Both the House and Senate would repeal the Nursing Home Reform Act. This would leave the adoption and enforcement of regulations to the same state governments whose inaction and failure generated bipartisan federal action in the first place.
Both the House and Senate have acted to increase premiums for all recipients. Next year, for example, premiums would be expected to rise from $46.10 per month for Medicare Part B to $54 (the premium had been scheduled to drop slightly next year). For the first time Medicare would be partially means-tested, with high income individuals (over $75,000) and couples (over $125,000) paying higher premiums. The Senate would also increase the age for Medicare coverage to 67, to match the scheduled increase in Social Security eligibility.
Originally, a significant portion of the savings was scheduled to come from reductions in payments to doctors. Facing possible American Medical Association opposition to the proposals, House Speaker Newt Gingrich last week agreed to as-yet unspecified limitations on those reductions. News reports indicate that the AMA has voted to approve the changes, after having been promised another $300 million in fees.
Legal Services Cutbacks
The national Legal Services Corporation (“Legal Aid” to most) has been the target of many previous budget cutting cycles. This time, the current budget of $415 million is slated to be cut by between 18% (Senate version) and 33% (House version). In addition, Legal Services programs will be prohibited from various activities seen as threatening the pace of welfare or regulatory reform. In the Senate version, for example, LSC lawyers would be prohibited from filing class actions.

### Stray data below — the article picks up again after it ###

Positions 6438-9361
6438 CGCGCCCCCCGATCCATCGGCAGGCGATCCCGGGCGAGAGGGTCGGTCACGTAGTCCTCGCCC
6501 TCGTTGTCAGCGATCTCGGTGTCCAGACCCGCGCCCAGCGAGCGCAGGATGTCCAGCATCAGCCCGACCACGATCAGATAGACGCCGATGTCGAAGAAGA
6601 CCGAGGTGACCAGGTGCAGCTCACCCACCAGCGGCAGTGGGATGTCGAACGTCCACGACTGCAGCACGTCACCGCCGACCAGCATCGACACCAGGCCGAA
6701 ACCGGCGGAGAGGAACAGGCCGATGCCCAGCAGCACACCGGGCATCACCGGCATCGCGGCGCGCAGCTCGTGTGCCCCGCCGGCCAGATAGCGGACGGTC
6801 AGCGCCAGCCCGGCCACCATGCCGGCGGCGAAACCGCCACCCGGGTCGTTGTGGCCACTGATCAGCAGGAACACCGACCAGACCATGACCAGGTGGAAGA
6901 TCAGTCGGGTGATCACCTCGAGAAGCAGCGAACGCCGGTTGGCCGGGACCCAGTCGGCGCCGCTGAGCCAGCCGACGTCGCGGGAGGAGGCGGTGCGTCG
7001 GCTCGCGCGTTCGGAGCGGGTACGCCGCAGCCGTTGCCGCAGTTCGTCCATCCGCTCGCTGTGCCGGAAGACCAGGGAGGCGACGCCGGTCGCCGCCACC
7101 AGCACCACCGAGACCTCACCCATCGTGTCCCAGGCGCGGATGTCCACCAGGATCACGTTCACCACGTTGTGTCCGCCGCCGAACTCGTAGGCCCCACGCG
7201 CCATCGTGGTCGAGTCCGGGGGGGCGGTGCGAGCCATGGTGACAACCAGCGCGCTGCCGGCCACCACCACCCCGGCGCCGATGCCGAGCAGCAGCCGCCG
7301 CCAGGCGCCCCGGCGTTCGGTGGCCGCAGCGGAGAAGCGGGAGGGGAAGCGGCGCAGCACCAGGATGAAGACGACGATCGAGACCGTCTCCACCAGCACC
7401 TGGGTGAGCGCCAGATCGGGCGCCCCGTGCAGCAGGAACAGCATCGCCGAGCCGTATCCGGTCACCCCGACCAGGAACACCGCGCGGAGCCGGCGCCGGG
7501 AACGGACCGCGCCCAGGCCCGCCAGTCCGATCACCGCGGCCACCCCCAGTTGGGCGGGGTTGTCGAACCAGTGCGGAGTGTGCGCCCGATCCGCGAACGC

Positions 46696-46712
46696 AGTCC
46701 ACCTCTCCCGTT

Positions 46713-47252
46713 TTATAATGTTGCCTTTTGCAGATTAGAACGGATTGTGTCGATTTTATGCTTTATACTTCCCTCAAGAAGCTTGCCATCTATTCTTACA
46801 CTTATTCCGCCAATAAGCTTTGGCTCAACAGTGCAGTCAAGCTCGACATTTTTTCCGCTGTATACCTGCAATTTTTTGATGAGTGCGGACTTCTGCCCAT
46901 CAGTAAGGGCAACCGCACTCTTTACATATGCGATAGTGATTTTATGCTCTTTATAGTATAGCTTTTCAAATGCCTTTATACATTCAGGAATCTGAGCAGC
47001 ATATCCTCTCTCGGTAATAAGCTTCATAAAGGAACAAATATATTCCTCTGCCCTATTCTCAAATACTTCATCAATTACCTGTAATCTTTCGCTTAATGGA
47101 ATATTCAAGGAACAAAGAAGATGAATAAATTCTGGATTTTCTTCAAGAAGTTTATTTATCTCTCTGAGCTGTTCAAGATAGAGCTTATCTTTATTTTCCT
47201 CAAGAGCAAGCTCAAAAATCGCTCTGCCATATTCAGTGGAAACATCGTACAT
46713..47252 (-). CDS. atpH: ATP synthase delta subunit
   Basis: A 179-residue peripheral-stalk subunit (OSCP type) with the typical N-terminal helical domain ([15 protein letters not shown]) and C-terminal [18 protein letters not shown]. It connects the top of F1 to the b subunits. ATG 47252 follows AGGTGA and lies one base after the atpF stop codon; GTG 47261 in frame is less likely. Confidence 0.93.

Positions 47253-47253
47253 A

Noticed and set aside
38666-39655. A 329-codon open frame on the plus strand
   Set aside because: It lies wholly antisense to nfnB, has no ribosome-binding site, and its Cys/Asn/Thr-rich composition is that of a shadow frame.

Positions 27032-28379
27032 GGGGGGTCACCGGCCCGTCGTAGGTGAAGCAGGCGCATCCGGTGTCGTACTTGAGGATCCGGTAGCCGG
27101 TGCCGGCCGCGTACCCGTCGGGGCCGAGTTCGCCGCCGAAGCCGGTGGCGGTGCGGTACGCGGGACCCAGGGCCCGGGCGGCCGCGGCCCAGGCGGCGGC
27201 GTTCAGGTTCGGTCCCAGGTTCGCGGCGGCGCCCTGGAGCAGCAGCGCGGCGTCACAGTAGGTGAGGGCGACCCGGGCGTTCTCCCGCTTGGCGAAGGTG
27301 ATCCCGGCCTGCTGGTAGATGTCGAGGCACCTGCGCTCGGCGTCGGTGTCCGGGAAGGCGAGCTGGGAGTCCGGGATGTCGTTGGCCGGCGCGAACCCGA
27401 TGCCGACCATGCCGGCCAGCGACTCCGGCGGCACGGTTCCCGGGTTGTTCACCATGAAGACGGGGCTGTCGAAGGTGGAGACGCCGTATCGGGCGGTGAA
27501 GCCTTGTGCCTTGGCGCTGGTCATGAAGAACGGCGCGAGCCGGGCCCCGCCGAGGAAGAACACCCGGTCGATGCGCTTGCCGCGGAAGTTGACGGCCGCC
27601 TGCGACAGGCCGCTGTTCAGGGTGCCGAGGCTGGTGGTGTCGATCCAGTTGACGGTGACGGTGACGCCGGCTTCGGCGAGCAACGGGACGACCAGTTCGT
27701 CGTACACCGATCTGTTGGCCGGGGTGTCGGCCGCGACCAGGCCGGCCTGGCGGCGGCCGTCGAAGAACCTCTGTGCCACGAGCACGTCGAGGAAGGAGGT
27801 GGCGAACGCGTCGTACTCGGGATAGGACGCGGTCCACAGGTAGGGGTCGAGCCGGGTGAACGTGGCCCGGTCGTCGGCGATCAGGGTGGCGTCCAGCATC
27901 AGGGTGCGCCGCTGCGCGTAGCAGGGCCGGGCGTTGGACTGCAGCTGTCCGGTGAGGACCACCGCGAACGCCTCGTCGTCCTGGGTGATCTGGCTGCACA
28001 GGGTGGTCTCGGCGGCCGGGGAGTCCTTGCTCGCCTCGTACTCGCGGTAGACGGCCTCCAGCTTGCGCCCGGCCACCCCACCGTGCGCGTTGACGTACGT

Among the specific proposals being debated regarding Legal Services, training and education programs now provided by the National Senior Citizen’s Law Center would be eliminated. LSC lawyers would be specifically prohibited from filing any action challenging the legality of welfare reform measures or from handling fee generating cases in Medicaid, Medicare or similar litigation, even though private attorneys have not been interested in such cases.
Long Term Care Ombudsman
Since Richard Nixon’s administration, in 1972, the Long Term Care Ombudsman program has been an integral part of funding under the Older Americans Act. The Ombudsman program has been a mainstay of assistance and support for institutionalized patients and their families and advocates. Anyone working in the field for the past 25 years would be able to recall nursing home conditions and the quality of long term care prior to the activist work of local Ombudsmen.
The House Appropriations Bill would zero out funding for the Long Term Care Ombudsman, as well as elder abuse prevention. These actions would save $4.4 million and $4.7 million, respectively (remember that the Doctors’ lobby asked for and was given approximately $300 million in restored funding). The Senate would continue these programs, plus $1.3 million for legal hotline programs like the one administered by Southern Arizona Legal Aid.
The House bill also would reduce funding for the Older Americans Act by 13%. Services provided under the OAA include much of the funding for Area Agencies on Aging (such as the Pima Council on Aging in the Tucson area).